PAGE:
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Title: Development of a conceptual framework with a smart database for fabric sewability
Author: McLoughlin, John
ISNI:       0000 0004 4789 681X
Awarding Body: Manchester Metropolitan University
Current Institution: Manchester Metropolitan University
Date of Award: 2015
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Fabric sewability is an important element in garment manufacturing and has a critical impact on the aesthetic qualities and value of a garment. Garment manufacturers who fail to recognise and apply appropriate sewing practices incur huge inefficiencies in resources which can have both social and economic impact. The focus of this research was to bridge the gap between the human and machine interaction by understanding the fabric handle and creating an automated system to minimise sewing defects and maximise production. In doing this, a smart database was developed to predict lower and upper limits for sewing machine settings based on the mechanical and physical properties of the fabrics. The research further establishes the relationship between the fabric and the performance of the material during the sewing process. A feasibility study was undertaken to generate data on machine settings using woven shirt materials. These lightweight fabrics, with plain weave construction, were chosen as they generally exhibit higher levels of seaming problems during sewing. The relationship between the fabric parameters were examined, by using objective and subjective methods of assessment, to determine the physical and mechanical properties of the material. A technical expert, with extensive years of experience on stitching materials in the apparel industry, was invited to assess the materials and to offer their opinion on the potential sewability and recommend sewing machine parameters to produce a high quality seam. Based on the outcomes from the feasibility study, the research widened to a representative cohort of fabrics and examined the relationship between the mechanical properties and physical characteristics of the fabric and how they influence seam appearance and seam quality. A team of experts with specialist knowledge referred to as the ‘Sewing Parameter Evaluation Committee’ (SPEC) were invited to handle the materials and offer their advice on the machine settings to reduce seam deformation. Kendall’s coefficient of concordance was used to determine the level of alignment between the experts’ ranking of twenty fabrics and their suitability for a defect free seam. It highlighted that there was little agreement with the ranking of fabrics between experts. The fabrics were stitched using a standard lockstitch ISU (Integrated Stitching Unit) sewing machine and all the machine settings were adjusted manually. The expert opinions were collated based on their advice to establish the best possible settings to produce a garment with minimal seam deformation. The fabric intelligent technology system (FIT) was created to store the data and generate reports on machine settings for the sewability of the material by combining the validated SPEC recommendations and the fabric mechanical and physical properties. During the final phase of the project, a second set of experts (different from SPEC), were identified to rank the quality of the seams using the American Association of Textile Colourists and Chemists (AATCC) chart for seam deformation. The crux of this work was to develop a conceptual framework for a sewing machine settings database that would benefit the apparel industry by providing a knowledge based system for the optimisation of seam performance, quality and aesthetic appeal. The outcomes from this study add new knowledge to the body of literature that highlights the significance of fabric sewability in garment manufacturing and the limitations of predictive. The study also contributes to a greater understanding of the behaviour of textile materials during the sewing of garments and the application of machine settings which improve the manufacturing process of sewn seams. The framework underscores the significance of the robust system that reduces seam deformation, increases productivity, and facilitates the overall efficiency of the garment manufacturing process. The implementation of an efficient quality management system (QMS) is vital to the global economy and to the overall well-being of the workforce and this novel framework and system should contribute to the successful implementation of any QMS.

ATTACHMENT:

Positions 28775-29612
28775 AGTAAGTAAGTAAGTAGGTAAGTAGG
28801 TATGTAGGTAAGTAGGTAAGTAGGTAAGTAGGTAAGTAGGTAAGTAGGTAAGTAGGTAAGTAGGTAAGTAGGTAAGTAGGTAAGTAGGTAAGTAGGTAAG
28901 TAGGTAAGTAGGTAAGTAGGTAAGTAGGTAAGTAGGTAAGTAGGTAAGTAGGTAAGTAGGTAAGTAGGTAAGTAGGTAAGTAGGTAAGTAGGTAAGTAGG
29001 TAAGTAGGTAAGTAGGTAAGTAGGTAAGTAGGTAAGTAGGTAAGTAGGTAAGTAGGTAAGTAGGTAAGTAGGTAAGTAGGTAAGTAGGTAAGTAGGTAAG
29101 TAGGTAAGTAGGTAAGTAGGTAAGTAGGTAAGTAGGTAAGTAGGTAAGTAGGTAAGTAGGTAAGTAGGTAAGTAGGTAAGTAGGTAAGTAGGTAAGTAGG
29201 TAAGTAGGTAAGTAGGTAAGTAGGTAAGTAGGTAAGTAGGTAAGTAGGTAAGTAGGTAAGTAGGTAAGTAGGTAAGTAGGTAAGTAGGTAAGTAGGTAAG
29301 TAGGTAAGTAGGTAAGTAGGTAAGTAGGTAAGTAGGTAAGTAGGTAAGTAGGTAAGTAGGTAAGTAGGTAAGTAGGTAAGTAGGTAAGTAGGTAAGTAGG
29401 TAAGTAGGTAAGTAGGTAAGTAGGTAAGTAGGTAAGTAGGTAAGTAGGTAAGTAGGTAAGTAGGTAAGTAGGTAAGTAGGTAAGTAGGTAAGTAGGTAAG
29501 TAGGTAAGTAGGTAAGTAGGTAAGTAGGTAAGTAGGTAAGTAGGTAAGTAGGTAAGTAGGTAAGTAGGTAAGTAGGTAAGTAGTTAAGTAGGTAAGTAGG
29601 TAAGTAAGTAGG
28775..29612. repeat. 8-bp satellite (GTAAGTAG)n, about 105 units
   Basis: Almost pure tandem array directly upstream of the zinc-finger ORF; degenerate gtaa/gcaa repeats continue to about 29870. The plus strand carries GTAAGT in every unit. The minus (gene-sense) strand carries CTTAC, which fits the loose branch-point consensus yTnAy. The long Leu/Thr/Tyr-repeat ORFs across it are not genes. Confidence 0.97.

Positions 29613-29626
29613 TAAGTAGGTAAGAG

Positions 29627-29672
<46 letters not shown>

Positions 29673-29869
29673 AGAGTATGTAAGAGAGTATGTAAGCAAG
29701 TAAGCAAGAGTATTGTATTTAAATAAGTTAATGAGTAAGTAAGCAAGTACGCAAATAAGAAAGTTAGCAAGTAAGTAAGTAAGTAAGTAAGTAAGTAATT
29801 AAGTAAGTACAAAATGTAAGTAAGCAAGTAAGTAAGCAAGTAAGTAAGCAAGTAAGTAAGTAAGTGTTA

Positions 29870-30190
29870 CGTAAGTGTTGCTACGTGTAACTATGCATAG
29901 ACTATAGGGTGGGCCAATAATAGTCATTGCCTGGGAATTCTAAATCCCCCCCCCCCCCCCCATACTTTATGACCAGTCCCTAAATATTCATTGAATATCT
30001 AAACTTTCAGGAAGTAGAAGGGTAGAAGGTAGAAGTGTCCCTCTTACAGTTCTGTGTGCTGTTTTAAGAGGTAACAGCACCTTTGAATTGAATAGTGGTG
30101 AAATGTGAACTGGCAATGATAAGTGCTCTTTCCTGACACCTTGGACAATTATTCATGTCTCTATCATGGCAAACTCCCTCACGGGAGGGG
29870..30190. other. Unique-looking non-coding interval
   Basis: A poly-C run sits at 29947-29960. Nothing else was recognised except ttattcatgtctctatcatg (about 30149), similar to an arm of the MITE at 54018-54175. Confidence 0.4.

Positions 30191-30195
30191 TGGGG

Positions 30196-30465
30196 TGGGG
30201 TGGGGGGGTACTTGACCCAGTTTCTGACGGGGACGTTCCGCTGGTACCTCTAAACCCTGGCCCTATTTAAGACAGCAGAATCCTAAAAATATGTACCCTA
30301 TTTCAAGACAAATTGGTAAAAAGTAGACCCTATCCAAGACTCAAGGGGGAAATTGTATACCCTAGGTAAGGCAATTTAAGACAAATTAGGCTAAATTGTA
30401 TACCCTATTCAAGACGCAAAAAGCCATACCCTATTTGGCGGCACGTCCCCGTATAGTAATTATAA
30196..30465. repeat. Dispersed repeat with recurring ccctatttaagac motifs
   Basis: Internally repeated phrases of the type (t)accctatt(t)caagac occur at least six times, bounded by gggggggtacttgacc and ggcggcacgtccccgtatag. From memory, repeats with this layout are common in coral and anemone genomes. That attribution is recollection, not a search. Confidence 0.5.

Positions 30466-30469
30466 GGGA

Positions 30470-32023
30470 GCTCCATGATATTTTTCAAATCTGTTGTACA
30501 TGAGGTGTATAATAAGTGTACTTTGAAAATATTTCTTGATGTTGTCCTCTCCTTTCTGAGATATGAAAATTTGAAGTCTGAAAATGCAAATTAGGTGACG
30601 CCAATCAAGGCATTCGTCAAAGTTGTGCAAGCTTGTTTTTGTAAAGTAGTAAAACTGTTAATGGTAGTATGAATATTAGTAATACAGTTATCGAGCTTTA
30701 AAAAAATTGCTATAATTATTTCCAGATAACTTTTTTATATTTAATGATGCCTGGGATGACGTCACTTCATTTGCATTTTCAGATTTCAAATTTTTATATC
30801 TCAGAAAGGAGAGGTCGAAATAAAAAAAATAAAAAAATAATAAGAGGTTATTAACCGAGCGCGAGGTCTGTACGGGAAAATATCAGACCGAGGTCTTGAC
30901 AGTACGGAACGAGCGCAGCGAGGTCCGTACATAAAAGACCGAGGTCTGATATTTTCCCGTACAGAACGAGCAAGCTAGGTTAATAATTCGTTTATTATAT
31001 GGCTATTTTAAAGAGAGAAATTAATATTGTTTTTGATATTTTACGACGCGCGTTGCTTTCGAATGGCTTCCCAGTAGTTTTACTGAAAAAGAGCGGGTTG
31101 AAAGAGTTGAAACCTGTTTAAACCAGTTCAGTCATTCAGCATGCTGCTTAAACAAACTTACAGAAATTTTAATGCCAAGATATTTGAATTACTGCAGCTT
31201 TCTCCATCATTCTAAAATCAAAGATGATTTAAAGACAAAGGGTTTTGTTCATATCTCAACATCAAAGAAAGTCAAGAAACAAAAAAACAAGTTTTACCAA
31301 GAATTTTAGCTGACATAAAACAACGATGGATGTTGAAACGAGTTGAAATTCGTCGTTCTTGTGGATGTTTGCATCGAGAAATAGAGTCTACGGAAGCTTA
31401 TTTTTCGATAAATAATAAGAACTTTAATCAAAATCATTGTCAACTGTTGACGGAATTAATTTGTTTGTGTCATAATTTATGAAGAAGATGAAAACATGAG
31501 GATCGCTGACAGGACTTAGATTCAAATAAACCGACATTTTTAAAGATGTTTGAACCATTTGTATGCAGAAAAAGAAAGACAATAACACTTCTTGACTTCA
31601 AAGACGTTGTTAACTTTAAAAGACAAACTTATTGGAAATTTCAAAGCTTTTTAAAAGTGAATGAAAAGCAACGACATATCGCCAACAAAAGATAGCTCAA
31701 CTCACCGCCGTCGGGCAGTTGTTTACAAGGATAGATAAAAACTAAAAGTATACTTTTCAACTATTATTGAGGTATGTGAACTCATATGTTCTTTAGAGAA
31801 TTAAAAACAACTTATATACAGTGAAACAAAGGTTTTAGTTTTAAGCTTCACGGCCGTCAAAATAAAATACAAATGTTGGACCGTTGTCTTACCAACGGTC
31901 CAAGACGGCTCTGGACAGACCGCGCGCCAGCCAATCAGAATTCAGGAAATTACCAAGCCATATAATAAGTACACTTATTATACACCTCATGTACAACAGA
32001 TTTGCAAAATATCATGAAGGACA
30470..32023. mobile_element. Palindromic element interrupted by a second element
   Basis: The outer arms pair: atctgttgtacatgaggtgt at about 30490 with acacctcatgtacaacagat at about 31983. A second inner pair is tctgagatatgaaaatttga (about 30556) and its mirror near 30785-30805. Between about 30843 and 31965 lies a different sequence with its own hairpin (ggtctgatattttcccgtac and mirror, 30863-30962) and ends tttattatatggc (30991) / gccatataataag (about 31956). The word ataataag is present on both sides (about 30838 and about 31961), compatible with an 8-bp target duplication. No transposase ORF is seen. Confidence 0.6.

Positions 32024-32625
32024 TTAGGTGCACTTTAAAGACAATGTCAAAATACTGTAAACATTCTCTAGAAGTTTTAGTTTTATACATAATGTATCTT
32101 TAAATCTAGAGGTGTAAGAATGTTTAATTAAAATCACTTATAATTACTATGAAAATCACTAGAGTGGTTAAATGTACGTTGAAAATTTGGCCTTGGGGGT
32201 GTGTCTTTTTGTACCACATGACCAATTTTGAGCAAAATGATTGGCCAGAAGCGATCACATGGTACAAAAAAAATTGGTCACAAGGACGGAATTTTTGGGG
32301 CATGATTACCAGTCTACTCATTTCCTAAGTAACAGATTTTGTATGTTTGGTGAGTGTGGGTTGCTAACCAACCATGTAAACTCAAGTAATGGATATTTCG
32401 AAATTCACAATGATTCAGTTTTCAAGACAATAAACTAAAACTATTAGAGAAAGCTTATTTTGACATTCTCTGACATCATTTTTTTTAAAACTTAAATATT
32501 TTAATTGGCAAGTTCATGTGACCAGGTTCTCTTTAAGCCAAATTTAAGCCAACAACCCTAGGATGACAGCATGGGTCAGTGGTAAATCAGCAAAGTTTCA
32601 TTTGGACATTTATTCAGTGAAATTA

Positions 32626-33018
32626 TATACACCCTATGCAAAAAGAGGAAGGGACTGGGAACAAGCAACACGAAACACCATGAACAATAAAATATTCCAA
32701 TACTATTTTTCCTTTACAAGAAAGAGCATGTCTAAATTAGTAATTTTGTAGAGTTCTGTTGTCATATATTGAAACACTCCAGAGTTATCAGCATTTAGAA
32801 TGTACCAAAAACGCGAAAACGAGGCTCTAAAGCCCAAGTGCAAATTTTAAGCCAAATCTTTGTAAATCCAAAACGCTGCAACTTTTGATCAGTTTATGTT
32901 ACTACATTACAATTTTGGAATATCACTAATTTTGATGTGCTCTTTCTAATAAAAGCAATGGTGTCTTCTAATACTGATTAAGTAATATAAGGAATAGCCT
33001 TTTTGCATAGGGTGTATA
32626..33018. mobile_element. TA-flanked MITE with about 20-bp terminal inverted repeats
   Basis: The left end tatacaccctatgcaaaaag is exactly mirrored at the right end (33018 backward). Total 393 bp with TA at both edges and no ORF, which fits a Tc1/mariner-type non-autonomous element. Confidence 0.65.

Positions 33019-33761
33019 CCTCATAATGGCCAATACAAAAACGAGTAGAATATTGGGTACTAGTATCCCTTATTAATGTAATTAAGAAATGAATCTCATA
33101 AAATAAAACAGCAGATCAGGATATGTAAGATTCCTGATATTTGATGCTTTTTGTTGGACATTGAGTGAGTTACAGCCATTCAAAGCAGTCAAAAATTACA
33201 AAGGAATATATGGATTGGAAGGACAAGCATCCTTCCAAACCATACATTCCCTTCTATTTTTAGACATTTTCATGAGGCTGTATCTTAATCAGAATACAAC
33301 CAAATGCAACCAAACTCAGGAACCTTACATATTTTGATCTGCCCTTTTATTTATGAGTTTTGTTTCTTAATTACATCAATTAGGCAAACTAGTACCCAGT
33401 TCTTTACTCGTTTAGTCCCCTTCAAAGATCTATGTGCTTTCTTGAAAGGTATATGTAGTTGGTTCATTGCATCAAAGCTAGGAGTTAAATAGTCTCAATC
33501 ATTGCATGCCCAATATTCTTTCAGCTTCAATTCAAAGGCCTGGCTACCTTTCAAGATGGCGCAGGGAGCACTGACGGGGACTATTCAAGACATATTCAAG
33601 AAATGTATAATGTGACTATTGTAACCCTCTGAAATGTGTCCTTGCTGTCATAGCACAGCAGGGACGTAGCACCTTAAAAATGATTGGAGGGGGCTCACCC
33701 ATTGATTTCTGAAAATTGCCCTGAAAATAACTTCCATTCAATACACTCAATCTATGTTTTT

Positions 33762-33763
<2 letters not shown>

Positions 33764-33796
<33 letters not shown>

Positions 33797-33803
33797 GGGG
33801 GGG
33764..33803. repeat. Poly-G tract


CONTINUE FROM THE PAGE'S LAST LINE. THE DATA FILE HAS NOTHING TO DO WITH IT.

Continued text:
Supervisor: Not available Sponsor: Not available
Qualification Name: Thesis (Ph.D.) Qualification Level: Doctoral
EThOS ID:  DOI: Not available